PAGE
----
Yesterday, changes to flexible working arrangements came into effect with the Employment Relations Amendment Act 2014 extending the legal right to ask for flexible working arrangements from caregivers only, to all employees. The flexibility could be towards hours of work, days of work or place of work.
The requirement of six months' prior employment with the employer before asking for flexibility has also been removed, as has the limit on the number of requests for flexibility that an employee can make in a year.
The changes will also reduce the timeframe within which an employer must respond to a request from three months to one. Any refusals must now be explained in writing.
The Ministry of Business, Innovation and Employment's acting manager - employment relations policy, Jivan Grewal, explains: "The changes to flexible working arrangements aim to improve participation in the labour market for people who would otherwise not be able to work because of competing responsibilities. Flexible working arrangements help employees find the right work-life balance for them and their employer."
Workplace provider Regus recently issued a report that canvassed 22,000 business people in more than 100 countries about their work environments and flexible working options after findings showed employees are closer to burn-out than they were five years ago.
The report noted that having a break from the main office - at least some of the time - was mentioned by 74 per cent of respondents to be seen as "a good stress reliever".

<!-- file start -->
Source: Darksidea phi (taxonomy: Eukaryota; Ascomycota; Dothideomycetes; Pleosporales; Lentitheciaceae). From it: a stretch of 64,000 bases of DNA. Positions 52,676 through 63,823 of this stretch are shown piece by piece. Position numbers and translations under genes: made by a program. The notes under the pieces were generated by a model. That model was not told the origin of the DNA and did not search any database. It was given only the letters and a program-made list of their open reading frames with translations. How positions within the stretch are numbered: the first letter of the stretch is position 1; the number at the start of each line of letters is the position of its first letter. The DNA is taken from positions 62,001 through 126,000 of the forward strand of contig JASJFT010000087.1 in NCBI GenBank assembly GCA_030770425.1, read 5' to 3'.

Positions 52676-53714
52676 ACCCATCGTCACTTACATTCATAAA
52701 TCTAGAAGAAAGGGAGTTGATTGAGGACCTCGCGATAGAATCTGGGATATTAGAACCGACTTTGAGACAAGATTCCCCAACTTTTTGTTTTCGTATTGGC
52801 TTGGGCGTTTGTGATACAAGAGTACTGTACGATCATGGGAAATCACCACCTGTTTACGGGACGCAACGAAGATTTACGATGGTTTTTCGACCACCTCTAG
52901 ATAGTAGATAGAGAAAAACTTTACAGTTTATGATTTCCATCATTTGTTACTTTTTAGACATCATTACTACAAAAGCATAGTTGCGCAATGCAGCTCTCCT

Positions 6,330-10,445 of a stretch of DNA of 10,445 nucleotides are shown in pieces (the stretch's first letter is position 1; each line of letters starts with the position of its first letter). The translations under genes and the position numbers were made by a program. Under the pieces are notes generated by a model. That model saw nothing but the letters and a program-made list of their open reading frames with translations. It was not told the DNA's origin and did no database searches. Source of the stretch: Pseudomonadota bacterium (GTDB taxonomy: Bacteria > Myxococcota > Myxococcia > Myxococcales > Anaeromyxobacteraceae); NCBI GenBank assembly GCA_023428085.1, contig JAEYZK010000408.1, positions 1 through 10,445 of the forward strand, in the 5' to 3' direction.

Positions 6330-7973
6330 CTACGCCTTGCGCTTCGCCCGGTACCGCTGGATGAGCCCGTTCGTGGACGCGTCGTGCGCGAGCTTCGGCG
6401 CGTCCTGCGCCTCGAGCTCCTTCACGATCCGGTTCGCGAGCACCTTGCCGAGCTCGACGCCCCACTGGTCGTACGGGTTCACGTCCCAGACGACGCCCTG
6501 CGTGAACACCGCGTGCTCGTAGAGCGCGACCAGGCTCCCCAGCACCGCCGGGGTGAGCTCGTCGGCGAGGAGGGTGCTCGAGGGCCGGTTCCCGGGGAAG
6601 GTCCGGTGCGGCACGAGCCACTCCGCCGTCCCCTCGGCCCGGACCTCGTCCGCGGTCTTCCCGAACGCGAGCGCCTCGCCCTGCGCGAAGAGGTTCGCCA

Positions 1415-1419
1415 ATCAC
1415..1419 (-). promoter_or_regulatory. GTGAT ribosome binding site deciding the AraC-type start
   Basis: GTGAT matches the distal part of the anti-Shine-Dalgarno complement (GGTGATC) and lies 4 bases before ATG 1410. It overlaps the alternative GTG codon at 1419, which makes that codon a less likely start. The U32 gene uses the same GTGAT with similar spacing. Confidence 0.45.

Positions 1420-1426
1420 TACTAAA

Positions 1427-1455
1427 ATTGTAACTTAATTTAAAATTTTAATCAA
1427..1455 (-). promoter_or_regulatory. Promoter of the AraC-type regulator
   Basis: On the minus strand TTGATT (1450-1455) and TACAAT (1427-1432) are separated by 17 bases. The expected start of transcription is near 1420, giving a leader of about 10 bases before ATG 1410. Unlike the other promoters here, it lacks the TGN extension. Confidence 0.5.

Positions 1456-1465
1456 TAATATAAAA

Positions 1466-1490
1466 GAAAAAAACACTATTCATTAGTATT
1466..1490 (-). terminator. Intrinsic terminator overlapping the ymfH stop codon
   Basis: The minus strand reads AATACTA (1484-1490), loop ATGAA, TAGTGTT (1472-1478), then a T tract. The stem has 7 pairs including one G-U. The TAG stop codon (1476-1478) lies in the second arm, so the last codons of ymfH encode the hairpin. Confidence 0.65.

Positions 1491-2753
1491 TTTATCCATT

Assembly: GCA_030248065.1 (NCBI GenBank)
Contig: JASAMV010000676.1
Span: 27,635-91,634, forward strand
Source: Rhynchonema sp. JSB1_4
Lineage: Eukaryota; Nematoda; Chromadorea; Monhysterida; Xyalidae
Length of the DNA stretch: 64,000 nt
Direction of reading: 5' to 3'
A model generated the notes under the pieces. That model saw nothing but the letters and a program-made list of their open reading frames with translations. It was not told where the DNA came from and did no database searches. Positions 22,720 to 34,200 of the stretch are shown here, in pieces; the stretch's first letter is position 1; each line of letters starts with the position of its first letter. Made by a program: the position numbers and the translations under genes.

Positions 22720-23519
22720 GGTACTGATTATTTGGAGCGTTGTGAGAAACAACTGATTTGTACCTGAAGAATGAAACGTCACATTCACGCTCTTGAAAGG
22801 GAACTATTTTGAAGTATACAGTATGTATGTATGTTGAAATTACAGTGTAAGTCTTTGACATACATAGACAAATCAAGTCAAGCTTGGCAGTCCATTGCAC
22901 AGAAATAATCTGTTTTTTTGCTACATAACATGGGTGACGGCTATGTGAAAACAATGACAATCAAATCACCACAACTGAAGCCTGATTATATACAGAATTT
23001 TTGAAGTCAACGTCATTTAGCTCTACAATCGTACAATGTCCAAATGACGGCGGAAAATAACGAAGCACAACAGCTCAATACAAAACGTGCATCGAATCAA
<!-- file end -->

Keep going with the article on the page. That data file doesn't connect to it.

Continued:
"Office tensions are rising, but flexible working provides a solution," says Nick Bradshaw, Regus New Zealand's Country Manager.
"In fact, 60 per cent of respondents believe flexible workers are better off. The experiences of those lucky enough to be able to work flexibly further support this."
Economic considerations that have made it hard for employers to increase salaries year on year have also created a push for flexible working arrangements as something to offer loyal employees instead of more money.
One company leading the charge is home catalogue company EziBuy, tailoring work-life solutions to its employees' needs and circumstances, including flexibility and part-time options. The company incorporates work-life balance messages in their induction process and promotes it as part of their Well Being Programme and EziTalk newsletter.
If you don't work for such a progressive company, but still want flexibility in the workplace, the department of employment has a Request Checklist to help you file a request to your manager that includes advice on how to approach the task, including offering a trial period to your employer and giving them plenty of notice. There are also guidelines for employers on the best way to respond to such requests, and forms that cover all the necessary aspects - including how to decline a request.
If you'd rather move from a full-time to a part-time position, then you'll be part of around 20 per cent of the workforce in that form of employment.